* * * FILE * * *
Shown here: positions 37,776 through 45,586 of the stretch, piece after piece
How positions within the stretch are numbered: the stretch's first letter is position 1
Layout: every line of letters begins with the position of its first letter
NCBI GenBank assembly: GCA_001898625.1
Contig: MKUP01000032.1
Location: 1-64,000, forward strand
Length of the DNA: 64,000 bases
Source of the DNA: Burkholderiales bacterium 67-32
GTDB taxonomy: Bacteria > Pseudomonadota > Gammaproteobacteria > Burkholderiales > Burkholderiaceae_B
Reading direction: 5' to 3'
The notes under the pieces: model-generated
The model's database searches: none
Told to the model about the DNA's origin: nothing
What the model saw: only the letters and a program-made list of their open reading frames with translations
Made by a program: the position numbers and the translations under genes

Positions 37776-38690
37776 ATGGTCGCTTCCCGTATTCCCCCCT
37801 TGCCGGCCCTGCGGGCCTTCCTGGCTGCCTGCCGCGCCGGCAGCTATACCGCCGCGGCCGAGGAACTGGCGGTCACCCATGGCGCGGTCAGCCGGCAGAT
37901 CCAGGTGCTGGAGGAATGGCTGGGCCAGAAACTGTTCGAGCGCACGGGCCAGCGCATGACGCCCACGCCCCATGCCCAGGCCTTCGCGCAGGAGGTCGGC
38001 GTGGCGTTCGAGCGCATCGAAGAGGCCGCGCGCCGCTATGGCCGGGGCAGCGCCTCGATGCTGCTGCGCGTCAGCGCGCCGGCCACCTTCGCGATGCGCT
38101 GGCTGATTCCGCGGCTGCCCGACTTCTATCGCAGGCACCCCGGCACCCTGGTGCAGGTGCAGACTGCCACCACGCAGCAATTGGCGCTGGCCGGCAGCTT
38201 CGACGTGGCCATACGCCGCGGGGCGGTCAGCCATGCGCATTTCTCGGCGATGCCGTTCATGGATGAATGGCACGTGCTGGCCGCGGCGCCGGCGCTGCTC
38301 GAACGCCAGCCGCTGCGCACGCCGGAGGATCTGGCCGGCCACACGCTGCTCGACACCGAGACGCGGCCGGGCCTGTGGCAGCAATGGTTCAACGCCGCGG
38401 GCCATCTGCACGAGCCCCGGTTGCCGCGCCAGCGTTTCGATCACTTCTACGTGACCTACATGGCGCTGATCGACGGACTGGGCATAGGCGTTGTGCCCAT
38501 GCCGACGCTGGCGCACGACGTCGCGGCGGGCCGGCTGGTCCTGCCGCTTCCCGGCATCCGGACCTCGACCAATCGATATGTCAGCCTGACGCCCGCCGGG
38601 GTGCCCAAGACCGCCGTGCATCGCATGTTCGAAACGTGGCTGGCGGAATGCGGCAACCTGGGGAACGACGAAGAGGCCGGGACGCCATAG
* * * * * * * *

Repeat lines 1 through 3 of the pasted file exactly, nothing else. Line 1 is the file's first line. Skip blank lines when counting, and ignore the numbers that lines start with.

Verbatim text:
Shown here: positions 37,776 through 45,586 of the stretch, piece after piece
How positions within the stretch are numbered: the stretch's first letter is position 1
Layout: every line of letters begins with the position of its first letter